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Oestrogen receptors and breast cancer: are we prepared to move forward? A critical review

  • Yolanda ErasoEmail author
Original Article

Abstract

It is nearly 60 years since the identification of the oestrogen hormone receptor (ER) in breast cancer, a discovery that radically transformed the clinical management of the disease. Hormonal therapy with anti-oestrogens (Tamoxifen and Aromatase inhibitors) antagonises ER function and became the mainstay treatment until today. Around 70% of breast tumours are classified as oestrogen dependent, yet the mechanism of action of other hormones in breast cancer growth both independently and interacting with ER as well as their targeted therapies have yet to find a place in the clinic. In this article, I critically review the scientific literature for the period 1960–2016 and examine the rise and persistence of the oestrogen hypothesis as well as the neglect of alternative hormonal explanations. By using Pierre Bourdieu’s concepts of the scientific field alongside feminist science scholars to explore the impact of gendered assumptions on science, the analysis provides insight into the dominant role of the oestrogen hypothesis and the struggles for legitimation of different alternative perspectives. I consider these alternative approaches as “internal” struggles for scientific authority, which are in turn, socially determined by “external” gender values that reinforce a binary arrangement of male/female bodies based on fixed molecular hormonal traits.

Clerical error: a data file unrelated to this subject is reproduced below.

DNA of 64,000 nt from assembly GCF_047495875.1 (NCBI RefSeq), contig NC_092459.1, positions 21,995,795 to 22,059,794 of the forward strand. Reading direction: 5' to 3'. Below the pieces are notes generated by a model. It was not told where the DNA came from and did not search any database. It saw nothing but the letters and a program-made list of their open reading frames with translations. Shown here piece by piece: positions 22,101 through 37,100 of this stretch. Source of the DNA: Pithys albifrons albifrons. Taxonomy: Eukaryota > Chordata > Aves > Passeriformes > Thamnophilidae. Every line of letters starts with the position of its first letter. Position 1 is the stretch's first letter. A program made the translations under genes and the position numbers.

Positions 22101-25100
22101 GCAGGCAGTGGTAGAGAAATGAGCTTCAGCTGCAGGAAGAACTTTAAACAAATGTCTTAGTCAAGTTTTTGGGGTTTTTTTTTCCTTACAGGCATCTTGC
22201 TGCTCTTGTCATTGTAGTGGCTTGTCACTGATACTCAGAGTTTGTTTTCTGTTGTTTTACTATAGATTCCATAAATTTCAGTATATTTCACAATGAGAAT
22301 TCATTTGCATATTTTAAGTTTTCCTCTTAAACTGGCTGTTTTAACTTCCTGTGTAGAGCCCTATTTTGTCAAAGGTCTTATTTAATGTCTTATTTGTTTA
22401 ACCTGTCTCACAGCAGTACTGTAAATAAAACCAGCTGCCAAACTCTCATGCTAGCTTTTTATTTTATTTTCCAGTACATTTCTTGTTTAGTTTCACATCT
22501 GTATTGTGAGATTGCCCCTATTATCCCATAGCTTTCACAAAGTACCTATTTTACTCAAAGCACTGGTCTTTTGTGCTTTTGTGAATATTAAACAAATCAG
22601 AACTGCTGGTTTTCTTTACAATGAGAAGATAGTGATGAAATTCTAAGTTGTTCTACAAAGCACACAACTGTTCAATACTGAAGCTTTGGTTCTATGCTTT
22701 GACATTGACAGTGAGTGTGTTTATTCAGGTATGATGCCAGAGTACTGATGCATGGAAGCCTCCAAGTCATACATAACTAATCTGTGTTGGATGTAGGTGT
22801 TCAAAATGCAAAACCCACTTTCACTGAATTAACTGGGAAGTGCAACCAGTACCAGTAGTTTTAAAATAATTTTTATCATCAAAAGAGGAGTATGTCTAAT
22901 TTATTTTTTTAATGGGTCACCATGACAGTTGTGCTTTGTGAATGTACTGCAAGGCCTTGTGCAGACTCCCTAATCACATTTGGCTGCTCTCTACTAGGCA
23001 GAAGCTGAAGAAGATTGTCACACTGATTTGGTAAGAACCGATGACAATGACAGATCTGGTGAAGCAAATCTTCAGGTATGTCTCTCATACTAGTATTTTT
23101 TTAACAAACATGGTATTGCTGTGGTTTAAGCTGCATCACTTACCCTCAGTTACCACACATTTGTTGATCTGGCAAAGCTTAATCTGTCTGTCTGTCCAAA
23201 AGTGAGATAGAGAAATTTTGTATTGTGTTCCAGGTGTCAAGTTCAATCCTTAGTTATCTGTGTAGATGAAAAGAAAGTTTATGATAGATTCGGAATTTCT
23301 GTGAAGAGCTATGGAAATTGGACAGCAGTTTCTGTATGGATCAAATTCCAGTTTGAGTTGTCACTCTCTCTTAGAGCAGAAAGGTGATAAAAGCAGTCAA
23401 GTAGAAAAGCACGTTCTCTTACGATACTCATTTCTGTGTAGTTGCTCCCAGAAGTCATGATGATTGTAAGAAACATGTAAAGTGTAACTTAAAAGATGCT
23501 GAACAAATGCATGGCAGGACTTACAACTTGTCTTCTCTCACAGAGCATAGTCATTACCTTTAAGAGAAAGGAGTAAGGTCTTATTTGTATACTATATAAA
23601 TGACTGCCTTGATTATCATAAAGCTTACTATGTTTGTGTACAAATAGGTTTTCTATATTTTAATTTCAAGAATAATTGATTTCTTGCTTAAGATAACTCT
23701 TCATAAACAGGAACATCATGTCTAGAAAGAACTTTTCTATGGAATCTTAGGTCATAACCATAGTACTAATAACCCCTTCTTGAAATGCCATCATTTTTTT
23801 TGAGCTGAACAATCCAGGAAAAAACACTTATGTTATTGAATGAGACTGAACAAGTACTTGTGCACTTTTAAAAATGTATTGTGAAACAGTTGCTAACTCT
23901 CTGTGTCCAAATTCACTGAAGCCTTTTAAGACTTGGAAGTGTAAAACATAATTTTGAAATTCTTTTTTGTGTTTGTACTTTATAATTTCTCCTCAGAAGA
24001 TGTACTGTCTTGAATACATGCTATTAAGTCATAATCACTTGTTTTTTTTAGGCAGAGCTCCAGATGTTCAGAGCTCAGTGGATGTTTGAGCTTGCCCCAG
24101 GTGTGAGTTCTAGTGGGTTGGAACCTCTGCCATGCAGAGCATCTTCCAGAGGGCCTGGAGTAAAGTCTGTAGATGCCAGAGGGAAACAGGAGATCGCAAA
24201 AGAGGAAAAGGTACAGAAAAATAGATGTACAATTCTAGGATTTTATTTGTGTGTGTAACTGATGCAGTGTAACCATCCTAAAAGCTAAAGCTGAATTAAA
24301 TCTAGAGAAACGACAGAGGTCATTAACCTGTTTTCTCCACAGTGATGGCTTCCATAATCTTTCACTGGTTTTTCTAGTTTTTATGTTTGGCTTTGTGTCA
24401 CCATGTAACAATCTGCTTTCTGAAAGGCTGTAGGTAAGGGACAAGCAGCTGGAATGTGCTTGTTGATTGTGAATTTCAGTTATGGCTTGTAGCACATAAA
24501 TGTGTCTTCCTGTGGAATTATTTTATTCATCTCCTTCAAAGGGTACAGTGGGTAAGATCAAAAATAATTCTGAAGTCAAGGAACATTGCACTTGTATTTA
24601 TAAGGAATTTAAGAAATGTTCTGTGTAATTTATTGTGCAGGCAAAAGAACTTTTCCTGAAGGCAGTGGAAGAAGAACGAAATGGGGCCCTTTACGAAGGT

Keywords

Breast cancer Hormone therapy Hormone receptors Gender Bourdieu 

Notes

Acknowledgements

I would like to thank the comments of colleagues and participants of the Remaking Cancer Network at the University of Manchester and the Institute of Humanities at the National University of Córdoba where versions of this paper were discussed. I extend my sincere gratitude and thanks to the anonymous reviewers who generously provided feedback. I also acknowledge the support of London Metropolitan University who provided financial support for the research discussed in the article.

Funding

Funding was provided by London Metropolitan University, Quality-related research funding.

Compliance with ethical standards

Ethical approval

The manuscript is based on secondary research, so ethical approval was not required.

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Authors and Affiliations

  1. 1.School of Social ProfessionsLondon Metropolitan UniversityLondonUK

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